Much has been written about the Pallikaranai marshlands, a site famous for its diverse ecological habitat of plant and animal life. In recent years, the site has been in the news as its viability is under threat. A visit to the marshlands and you will know why.
Located near the wetlands is a 200 acres garbage dumping site. Senthil is a Conservancy Inspector working at the garbage dump yard at Pallikaranai. His job is to oversee operations at the yard and to ensure that the garbage being gathered is properly weighed. He says that about 150 acres of that land has already been filled with garbage, which approximates to about 2,500 to 3,000 tonnes.
Another hazard that the dump yard faces, he says, is frequent fires which is caused by methane gas. The gas develops because of the excessive amount of garbage that is collected there. Besides this, sewage water is also accumulated from the neighbouring areas and treated near the yard which then connects back to the city’s main drainage system.
The issue of preserving the Pallikaranai marshlands has been taken up by a consortium of NGOs led by Care Earth, an environmental conservation and advocacy group. In a study, Management Plan Conservation of Pallikaranai Marsh, the consortium has highlighted the various ways in which the marshlands are being destroyed because of ‘man-made activities’. The consequence of such destruction, they say, results is increased flooding in the area.
The importance of this marshland cannot be further underscored. In an effort to curtail the degradation of the wetlands, the consortium has put down several recommendations—setting up of a coordinating agency to conserve the wetlands; according the marshlands a Ramsar site; promoting education and awareness regarding Pallikaranai; and developing a ‘Detailed Management Plan’. These recommendations serve as “a reconciliation of conservation and development goals”.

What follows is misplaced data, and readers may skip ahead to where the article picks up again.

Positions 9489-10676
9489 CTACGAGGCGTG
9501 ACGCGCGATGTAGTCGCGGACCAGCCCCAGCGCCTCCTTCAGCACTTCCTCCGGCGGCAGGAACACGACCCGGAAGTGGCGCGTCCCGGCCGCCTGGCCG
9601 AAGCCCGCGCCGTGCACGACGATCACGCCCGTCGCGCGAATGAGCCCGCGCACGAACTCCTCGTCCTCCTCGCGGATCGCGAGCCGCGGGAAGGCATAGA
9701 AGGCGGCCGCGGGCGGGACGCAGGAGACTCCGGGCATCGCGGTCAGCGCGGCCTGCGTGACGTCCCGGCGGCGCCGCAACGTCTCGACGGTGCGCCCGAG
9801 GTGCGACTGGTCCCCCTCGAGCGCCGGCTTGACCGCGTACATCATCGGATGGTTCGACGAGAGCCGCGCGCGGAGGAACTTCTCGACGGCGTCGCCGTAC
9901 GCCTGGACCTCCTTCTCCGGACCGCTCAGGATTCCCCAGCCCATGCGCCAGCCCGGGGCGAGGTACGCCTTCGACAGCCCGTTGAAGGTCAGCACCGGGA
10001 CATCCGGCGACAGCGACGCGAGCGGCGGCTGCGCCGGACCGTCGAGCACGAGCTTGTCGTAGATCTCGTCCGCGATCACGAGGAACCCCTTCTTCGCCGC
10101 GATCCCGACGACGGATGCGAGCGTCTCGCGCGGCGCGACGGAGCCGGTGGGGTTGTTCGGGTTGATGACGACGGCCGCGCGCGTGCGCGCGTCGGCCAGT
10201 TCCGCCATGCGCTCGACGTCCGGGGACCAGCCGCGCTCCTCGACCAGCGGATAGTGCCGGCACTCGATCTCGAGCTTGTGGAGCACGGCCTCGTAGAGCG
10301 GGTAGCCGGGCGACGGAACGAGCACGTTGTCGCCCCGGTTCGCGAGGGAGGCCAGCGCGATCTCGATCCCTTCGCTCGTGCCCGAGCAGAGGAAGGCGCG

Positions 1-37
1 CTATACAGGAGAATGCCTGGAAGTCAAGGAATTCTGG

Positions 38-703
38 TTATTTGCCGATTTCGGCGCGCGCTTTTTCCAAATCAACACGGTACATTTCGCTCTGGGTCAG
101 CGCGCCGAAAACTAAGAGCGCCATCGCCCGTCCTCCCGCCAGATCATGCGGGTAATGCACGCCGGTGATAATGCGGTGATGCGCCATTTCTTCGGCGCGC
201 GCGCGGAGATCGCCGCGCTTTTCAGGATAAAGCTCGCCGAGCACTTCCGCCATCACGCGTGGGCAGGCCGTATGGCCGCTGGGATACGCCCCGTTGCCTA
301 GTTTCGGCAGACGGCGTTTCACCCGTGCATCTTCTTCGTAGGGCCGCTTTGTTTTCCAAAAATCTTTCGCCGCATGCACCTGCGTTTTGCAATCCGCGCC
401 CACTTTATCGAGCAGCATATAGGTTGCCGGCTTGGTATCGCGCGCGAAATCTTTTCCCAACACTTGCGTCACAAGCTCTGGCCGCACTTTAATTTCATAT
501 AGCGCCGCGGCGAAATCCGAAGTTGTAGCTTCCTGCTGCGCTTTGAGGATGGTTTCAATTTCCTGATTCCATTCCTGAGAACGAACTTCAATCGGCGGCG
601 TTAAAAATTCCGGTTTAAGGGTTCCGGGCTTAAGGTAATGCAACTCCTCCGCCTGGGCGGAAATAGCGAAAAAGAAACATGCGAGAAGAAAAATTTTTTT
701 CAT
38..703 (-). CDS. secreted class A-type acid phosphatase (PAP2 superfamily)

While preservation efforts are being undertaken by such advocacy groups, the government too is doing its bit: the garbage at the dump is divided into biodegradable and non-biodegradable trash. Rather than setting up a treatment plant, the Chennai Corporation calls in rag pickers to segregate the rubbish. They regularly collect all the biodegradable trash, thereby helping in recycling.
Given that approximately 50 lakh tonnes of garbage are dumped in the yard, the Chennai Corporation is now planning to close the present dump yard site and start two new ones outside the city limits. The fate of the Pallikaranai marsh is yet uncertain, but with such conservation attempts from both private and public enterprises, there is much hope for the future of Pallikaranai.
- The mired marsh (thehindu.com)
- Continental forum looks at wetlands management (focus.rw)
- Are Wetlands Nature’s Best Defense Against Sea Level Rise? (science.kqed.org)